Researchers identify biomarker for early cognitive decline in Parkinson's disease patients

February 17, 2016
Immunohistochemistry for alpha-synuclein showing positive staining (brown) of an intraneural Lewy-body in the Substantia nigra in Parkinson's disease. Credit: Wikipedia

Many patients with Parkinson's Disease (PD) develop mild cognitive impairment (MCI) or dementia. Identifying biomarkers for cognitive impairment could be instrumental in facilitating both early diagnosis of MCI and developing new cognitive-enhancing treatments. New research published in the Journal of Parkinson's Disease indicates that lower concentrations of α-synuclein in cerebrospinal fluid (CSF) is associated with reduced performance on several cognitive tests.

"This is the largest study exploring the association between CSF biomarkers and cognition in PD, and one of few to explore if α-synuclein is associated with ," explained lead investigator Ragnhild E. Skogseth, MD, of Haraldsplass Deaconess Hospital and the Department of Clinical Medicine, University of Bergen (Norway).

CSF markers beta-amyloid42 (abeta42), total tau protein (t-tau), phosphorylated tau protein (p-tau), and α-synuclein reflect pathophysiological changes relevant to cognition in PD. If changes in these biomarkers can predict , patients could be informed to seek possible treatments.

Part of the Parkinson's Progression Markers Initiative (PPMI), an international project focusing on development of biomarkers of progression in PD, this study was comprised of 414 patients with untreated PD without dementia and 196 health control (HC) subjects from 24 clinical sites worldwide. The patients were evaluated for multiple cognitive skills, including visuospatial functions, verbal memory, executive function, and attention. Patients were defined as having MCI (PD-MCI) if they showed impairment on two or more tests, while patients not fulfilling criteria for MCI were classified as having normal cognition (PD-NC). The Unified Parkinson's Disease Rating Score (UPDRS) was used to evaluate the progression of the disease in the PD patients.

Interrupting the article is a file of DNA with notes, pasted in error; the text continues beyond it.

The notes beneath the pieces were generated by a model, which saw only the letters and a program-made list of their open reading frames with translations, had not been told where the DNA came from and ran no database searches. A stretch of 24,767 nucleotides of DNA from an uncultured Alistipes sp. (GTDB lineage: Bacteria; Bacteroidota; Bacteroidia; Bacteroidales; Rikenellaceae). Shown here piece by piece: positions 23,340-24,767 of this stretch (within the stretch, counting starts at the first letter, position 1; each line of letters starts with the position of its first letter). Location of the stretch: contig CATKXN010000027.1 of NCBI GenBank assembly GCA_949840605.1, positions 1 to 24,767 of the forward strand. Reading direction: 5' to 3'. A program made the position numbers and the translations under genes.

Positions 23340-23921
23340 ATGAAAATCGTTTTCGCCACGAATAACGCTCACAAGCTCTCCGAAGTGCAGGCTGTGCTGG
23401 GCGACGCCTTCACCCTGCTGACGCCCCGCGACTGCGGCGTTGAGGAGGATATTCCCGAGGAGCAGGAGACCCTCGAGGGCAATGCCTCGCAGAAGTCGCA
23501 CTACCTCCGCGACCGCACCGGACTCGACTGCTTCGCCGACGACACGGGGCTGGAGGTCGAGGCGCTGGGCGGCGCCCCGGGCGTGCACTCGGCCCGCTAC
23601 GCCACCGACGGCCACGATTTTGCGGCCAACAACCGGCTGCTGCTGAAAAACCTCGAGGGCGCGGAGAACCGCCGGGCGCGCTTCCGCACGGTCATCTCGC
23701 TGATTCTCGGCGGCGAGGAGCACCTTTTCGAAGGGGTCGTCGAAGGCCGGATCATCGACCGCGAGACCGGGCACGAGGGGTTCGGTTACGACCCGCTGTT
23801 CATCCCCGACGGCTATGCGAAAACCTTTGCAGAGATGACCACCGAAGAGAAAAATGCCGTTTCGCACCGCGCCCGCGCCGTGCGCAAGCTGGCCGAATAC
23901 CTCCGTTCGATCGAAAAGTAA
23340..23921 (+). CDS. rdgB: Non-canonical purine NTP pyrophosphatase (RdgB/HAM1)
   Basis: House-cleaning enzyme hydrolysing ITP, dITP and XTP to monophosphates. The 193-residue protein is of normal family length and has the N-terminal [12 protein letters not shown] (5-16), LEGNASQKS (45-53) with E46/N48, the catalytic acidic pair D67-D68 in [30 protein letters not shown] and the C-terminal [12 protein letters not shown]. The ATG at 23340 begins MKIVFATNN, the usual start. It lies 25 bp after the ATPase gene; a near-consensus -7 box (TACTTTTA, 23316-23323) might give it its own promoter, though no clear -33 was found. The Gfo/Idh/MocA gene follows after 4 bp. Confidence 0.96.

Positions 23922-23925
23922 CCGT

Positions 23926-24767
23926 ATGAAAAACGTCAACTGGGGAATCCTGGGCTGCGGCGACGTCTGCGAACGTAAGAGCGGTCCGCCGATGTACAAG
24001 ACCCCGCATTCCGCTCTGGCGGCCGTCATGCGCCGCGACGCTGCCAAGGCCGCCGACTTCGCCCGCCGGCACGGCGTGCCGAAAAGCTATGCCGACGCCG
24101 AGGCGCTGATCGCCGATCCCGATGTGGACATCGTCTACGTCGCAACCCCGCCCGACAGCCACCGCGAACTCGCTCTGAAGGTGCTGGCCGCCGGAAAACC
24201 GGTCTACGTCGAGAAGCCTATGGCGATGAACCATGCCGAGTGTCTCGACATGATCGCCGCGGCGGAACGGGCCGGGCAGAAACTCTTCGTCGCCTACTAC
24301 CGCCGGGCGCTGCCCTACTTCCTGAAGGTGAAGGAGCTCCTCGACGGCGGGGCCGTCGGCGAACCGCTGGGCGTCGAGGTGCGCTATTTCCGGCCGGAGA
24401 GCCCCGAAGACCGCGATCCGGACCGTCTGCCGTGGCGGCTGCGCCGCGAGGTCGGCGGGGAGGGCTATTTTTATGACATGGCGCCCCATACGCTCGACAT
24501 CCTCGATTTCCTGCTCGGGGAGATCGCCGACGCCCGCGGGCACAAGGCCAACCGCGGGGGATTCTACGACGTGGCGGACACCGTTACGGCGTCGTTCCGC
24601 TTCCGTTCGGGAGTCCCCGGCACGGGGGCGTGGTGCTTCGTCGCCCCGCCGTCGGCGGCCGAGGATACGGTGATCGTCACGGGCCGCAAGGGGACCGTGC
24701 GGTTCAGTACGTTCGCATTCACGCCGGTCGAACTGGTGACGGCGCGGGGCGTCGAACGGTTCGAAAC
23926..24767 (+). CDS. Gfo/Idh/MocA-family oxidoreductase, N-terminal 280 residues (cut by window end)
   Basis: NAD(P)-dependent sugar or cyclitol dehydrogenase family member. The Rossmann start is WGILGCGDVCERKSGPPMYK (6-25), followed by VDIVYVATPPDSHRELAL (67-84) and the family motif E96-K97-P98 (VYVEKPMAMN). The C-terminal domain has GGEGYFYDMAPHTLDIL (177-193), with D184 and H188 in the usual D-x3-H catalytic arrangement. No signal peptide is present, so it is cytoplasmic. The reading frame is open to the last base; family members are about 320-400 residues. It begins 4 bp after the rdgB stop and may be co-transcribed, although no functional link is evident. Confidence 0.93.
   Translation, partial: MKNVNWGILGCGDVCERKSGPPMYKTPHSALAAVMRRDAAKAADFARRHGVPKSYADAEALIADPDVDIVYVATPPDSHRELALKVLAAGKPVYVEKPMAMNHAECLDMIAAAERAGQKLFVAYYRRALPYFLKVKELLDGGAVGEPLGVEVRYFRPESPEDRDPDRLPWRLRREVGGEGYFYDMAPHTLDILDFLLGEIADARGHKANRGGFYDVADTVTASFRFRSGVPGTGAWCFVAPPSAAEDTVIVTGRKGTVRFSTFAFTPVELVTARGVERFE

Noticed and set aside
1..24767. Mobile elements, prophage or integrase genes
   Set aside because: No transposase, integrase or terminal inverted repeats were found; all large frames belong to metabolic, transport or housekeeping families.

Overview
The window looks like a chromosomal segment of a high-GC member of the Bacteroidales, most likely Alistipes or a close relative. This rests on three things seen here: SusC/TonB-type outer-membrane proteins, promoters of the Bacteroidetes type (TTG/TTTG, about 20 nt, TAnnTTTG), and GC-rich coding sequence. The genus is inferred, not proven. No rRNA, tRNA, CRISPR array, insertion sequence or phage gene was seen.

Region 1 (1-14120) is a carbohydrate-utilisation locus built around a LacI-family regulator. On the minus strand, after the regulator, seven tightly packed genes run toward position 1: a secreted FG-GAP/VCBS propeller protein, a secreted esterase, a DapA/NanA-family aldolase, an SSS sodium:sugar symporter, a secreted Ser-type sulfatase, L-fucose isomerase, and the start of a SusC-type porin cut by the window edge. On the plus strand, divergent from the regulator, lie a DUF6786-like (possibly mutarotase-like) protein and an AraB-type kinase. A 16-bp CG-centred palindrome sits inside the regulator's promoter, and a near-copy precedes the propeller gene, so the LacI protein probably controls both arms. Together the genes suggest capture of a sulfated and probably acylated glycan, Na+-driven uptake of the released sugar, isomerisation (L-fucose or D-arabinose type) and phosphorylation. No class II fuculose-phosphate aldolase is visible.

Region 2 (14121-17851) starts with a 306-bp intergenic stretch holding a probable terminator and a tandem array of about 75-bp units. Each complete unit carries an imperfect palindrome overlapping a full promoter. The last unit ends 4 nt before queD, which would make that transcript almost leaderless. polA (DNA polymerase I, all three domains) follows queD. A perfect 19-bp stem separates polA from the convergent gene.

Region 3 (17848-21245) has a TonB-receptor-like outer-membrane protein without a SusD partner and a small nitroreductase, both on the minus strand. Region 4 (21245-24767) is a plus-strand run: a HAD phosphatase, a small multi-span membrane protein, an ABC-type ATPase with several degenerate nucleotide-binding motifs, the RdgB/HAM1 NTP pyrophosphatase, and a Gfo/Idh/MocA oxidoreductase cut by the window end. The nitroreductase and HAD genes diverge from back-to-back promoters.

The investigation determined that lower α-synuclein was associated with reduced performance in cognition testing in the whole PD-group. Abeta42 was significantly decreased in PD with compared with controls, while values in PD without MCI were identical to the HC group controls.

After analyzing demographics and the results of CSF analysis, there were no significant differences in gender, age, or education between PD and HC patients. Among the PD patients, 140 PD-MCI subjects were significantly older, had less formal education, and had higher UPDRS scores than the 274 PD-NC subjects.

"The association between reduced CSF α-synuclein concentrations and cognition suggests that α-synuclein pathology contributes to early cognitive impairment in PD, in particular to executive-attentional dysfunction. Longitudinal analyses are needed to determine if this and other CSF biomarkers in early Parkinson's disease are associated with the risk of future cognitive decline and dementia," noted Dr. Skogseth.

"This is a very important study that not only gives insight into the mechanisms that might underlie cognitive decline in Parkinson's disease, but it might also represent the first steps in the development of a much needed biomarker that can predict which will develop dementia," commented Patrik Brundin, MD, PhD, Editor-in-Chief of the Journal of Parkinson's Disease and Director of the Center for Neurodegenerative Science at Van Andel Research Institute in Grand Rapids, MI.

Explore further: Use of anticholinergic drugs does not increase risk for dementia in Parkinson's disease patients

More information: Ragnhild E. Skogseth et al. Associations between Cerebrospinal Fluid Biomarkers and Cognition in Early Untreated Parkinson's Disease, Journal of Parkinson's Disease (2015). DOI: 10.3233/JPD-150682

Related Stories

Use of anticholinergic drugs does not increase risk for dementia in Parkinson's disease patients